This Week in Geek (6-12/11/17)


In theaters: Thor Ragnarok has some great jokes (and comedy cameos), amazing set pieces, and justifies my life-long love for the Hulk. It's also the best performance Chris Hemsworth has been allowed to give as Thor (both in terms of comedy and drama). But it's TOO funny for its own good. There are some important, epic and tragic things happening in this film, and in nearly every case, the punch to the gut I should have been feeling was undone by a great big joke slapped in front or in the middle of it. I could easily point to the second Guardians of the Galaxy for a film that gets that balance right. Similarly, the political satire many have been raving about, I feel is hidden under too much humor to register properly, the most indulgent of which comes from the character played by the director himself. Don't get me wrong, Ragnarok is hugely entertaining, but it ultimately lacks a stable emotional core.

At home: Over the last year, people have been ranting and raving about our finally getting a live action superheroine that embodies feminine strength perfectly, and how Gal Godot was born to play the part. In some ways, and on a TV budget, Melissa Benoist beat her to the punch with Supergirl. Though the show has the same weaknesses as Greg Berlanti's other CW shows - it's all pretty people frequently repeating information for viewers who don't pay attention - the sheer inspirational power of what could be the definitive Supergirl wins the day. The same way Arrow borrowed liberally from Batman, Supergirl steals villains and ideas left and right from Superman (who also exists, but is a respectfully distant presence) and that makes for some interesting reinventions. The action stuff is bold and pretty well realized, the engine for creating villains (an alien prison that dropped out of the Phantom Zone) has lots of potential, and the larger theme - finding your place in the world - shared by most of the characters (though perhaps Cat Grant is supposed to be an example of the end game, she's a terrific presence). Quickly became my favorite CW show. The DVD includes deleted scenes, an inevitable Comic-Con panel, a couple of featurettes (on a certain superhero ally and the design of Krypton), and a gag reel.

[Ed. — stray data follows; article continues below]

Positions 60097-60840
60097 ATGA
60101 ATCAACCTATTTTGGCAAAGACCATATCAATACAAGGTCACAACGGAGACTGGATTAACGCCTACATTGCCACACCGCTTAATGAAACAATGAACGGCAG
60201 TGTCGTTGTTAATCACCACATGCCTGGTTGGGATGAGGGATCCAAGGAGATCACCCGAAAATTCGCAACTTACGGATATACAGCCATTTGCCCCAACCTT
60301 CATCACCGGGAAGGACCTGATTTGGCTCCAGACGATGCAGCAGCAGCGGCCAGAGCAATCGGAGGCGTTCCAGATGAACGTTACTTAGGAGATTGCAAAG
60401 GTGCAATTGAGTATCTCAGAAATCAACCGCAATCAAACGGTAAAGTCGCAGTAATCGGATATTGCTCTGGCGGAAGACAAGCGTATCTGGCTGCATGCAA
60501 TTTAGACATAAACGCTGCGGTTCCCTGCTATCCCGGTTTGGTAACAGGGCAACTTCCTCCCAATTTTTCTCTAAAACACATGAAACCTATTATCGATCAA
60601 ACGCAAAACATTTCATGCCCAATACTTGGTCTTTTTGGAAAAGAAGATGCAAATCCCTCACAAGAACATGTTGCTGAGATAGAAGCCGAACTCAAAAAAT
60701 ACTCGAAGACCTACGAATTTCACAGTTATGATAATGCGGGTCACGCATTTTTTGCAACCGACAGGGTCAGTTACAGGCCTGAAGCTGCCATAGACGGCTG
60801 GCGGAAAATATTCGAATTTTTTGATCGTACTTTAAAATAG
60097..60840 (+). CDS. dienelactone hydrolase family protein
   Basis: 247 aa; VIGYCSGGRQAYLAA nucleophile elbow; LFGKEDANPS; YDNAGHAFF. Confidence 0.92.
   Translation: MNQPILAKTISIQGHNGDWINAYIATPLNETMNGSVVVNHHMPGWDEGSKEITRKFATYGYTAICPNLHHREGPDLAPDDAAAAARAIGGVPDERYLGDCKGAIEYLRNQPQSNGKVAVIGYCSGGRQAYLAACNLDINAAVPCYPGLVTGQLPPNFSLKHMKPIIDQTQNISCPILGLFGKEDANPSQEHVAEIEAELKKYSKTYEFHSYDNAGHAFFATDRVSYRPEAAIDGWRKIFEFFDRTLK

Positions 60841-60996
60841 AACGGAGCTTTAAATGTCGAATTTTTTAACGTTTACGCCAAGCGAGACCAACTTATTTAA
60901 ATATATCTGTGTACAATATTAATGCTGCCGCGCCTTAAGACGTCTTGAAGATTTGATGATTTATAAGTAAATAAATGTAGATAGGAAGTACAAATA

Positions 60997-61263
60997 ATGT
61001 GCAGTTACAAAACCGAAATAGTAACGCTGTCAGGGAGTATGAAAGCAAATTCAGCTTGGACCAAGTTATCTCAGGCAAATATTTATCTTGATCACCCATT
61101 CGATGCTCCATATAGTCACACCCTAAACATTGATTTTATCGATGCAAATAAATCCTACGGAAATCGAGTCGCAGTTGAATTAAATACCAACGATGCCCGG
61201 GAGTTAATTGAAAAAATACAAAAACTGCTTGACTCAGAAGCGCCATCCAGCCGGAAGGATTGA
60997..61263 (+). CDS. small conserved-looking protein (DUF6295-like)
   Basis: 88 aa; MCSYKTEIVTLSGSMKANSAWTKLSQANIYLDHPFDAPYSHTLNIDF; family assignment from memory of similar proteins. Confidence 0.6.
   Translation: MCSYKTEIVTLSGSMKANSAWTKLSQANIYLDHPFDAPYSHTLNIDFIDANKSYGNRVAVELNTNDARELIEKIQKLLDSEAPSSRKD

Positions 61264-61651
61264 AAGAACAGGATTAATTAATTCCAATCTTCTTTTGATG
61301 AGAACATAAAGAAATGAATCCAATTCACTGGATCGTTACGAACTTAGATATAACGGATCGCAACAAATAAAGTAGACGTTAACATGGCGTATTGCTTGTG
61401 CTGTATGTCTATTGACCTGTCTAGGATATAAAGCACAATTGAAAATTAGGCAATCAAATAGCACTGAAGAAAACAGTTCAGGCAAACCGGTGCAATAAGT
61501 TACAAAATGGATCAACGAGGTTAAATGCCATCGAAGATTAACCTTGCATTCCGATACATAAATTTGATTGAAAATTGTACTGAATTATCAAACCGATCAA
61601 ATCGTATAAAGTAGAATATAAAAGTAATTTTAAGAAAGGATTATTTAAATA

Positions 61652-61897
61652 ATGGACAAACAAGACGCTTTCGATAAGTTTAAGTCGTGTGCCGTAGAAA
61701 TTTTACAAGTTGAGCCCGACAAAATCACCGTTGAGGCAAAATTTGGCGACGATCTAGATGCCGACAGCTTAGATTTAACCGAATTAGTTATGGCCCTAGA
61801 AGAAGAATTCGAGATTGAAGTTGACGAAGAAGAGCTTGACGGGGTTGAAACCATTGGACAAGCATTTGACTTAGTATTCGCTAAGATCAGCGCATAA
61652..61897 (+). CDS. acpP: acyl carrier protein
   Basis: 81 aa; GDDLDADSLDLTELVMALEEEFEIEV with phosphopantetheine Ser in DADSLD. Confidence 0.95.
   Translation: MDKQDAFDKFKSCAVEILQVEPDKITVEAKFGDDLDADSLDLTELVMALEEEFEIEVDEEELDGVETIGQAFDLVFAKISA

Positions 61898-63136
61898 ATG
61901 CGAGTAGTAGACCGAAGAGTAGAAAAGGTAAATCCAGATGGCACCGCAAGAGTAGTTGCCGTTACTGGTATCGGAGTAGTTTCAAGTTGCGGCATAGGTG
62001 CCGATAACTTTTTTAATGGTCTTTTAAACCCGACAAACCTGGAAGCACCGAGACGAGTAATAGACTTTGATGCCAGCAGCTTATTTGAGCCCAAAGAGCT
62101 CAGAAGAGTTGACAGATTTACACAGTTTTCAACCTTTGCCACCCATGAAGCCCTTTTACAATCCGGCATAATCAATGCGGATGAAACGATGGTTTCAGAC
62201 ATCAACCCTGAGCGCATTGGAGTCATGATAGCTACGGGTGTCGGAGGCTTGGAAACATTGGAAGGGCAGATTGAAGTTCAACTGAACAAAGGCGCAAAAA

In the 70s, I guess they didn't have any other take on superheroes but outright camp, because Doc Savage: The Man of Bronze certainly is that. The main bad guy is somewhere between a Bond villain and Thurston Howell III, Doc and his crew (complete with useful piglet) pull tricks out of their metaphorical utility belts like Batman '66, and can apparently hear the sound effects indicating Doc is thinking. But I could forgive all that if it weren't for the silly circus and patriotic music that takes the stuffing out of the action scenes. It always feels like the movie is telling me not to take anything seriously even when I want to. It doesn't help that there are so many characters to get a handle on, and that Savage himself is rather characterless. That said, if you give yourself over to it, as you might, say, Buckaroo Banzai - another world that seems at once lived-in and opaque - the amusing madness may yet charm you.